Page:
We are well into the third decade of the 21st Century, and there are few areas of our lives that are not dependent on some form of digital technology. Everything from the way we talk, to the way we spend money, to the way we teach our children is vastly different than it was 40 years ago.
In business, even more so than in daily life, taking advantage of the latest advances in technology is crucial. Businesses are always on the lookout for newer software, improved processes and anything else that can help them get a leg up on the competition. No one wants their business to lose out because they were slow to adapt to a changing climate.
So, with this increased focus on improvement, adaptability, automation, and immersion in technology, why do the vast majority of businesses still depend upon a largely antiquated item like the fax machine? Does it offer some unique set of advantages not offered by digital forms of communication? Is it significantly more cost-effective or easier to use?
The Popularity of Faxing
To determine why faxing is still so popular with modern businesses, it is important to first establish how prolific it still is in the modern business environment. It is well-known that faxing is still a key method of communication in industries such as healthcare, law and the government. These are fields in which official and sensitive documents are frequently shared. But a 2017 poll of technology professionals found that 89% of them still sent or received faxes.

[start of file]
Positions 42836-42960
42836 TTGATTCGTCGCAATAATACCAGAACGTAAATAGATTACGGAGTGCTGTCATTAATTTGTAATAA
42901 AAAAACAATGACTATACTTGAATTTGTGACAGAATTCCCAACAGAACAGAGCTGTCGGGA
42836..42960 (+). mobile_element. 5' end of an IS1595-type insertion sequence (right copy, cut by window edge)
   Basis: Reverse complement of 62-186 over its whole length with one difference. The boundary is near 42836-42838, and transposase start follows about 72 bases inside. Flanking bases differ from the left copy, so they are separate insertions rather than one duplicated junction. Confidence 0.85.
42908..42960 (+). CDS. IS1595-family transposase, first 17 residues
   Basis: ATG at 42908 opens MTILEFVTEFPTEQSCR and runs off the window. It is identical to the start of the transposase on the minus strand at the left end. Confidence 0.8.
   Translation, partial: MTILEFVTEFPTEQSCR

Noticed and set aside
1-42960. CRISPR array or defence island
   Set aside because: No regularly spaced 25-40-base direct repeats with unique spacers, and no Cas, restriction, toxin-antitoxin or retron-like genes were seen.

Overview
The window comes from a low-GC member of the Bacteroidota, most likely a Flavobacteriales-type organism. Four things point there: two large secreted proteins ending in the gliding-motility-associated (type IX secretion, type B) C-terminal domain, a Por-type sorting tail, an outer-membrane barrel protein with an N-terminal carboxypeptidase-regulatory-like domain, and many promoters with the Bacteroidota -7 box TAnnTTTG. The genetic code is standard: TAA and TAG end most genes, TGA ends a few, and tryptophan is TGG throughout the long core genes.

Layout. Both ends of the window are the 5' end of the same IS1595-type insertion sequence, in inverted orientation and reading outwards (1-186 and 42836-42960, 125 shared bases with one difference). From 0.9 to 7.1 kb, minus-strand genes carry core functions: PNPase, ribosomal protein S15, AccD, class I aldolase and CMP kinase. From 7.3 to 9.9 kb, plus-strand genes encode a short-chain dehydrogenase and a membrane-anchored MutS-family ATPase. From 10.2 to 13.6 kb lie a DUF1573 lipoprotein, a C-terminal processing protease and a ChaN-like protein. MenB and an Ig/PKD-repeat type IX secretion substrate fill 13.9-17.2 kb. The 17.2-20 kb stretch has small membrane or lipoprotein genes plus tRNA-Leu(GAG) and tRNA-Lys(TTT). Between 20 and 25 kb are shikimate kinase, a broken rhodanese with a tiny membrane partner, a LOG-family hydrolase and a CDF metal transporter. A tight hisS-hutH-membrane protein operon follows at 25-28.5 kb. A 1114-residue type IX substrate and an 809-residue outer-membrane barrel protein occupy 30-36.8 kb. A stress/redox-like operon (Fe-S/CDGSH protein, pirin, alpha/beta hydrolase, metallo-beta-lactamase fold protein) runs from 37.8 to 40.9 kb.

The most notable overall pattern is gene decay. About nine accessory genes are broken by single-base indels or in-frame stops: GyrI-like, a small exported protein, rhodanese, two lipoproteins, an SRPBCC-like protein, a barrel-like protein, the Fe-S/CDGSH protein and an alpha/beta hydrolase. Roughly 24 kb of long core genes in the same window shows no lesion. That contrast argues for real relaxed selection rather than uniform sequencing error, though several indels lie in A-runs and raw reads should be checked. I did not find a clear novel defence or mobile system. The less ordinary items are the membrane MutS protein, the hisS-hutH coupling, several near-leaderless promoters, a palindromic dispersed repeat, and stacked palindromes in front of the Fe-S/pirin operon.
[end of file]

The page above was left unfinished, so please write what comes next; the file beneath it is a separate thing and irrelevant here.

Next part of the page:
Faxing is still a trusted part of regular communication in most businesses, no matter the industry. In fact, if you work in an office, you probably know right where the fax machine is located.
The Advantages of Faxing
There are several reasons why faxing is still an important part of modern business, even in our high-tech world. For one, legal restrictions were still in place until very recently that kept email and other digital formats from gaining acceptance. Even after signatures could be considered legally acceptable when transmitted via email, many institutions were still slow to move away from the fax.
This is partially because of the security that comes with faxing. Fax machines essentially send a coded image over phone lines, which cannot be easily hacked. Even sending a fax online, which is becoming more popular in recent years, can still be generally safer from potential thieves and hackers than sending an encrypted email.
Faxing also requires no new training for employees. Everyone already knows how to put the paper in, enter the number and press send. And for newer, younger employees who may not already be as familiar with the technology, it only takes about five minutes for them to master it. Using an online fax platform does not require paper, the sturdy fax machine or constantly available phone lines to perform its function. It’s as simple as it is quick.
Additionally, faxing does not require any complex, expensive software in order to be used. This was one major problem that those in the healthcare industry ran into, as there was not a single standard for sharing patient records. If one doctor’s office did not have the same system as another, faxing was the only logical way to safely and conveniently continue to share important information.
Will Faxing Ever End?
As time goes by, and the faxing generation begins to exit the workforce, faxing may eventually begin to decrease. But as long as there is a need for an easy, safe, convenient and dependable way to transmit important documents from one place to another, it is hard to imagine faxing will ever die completely.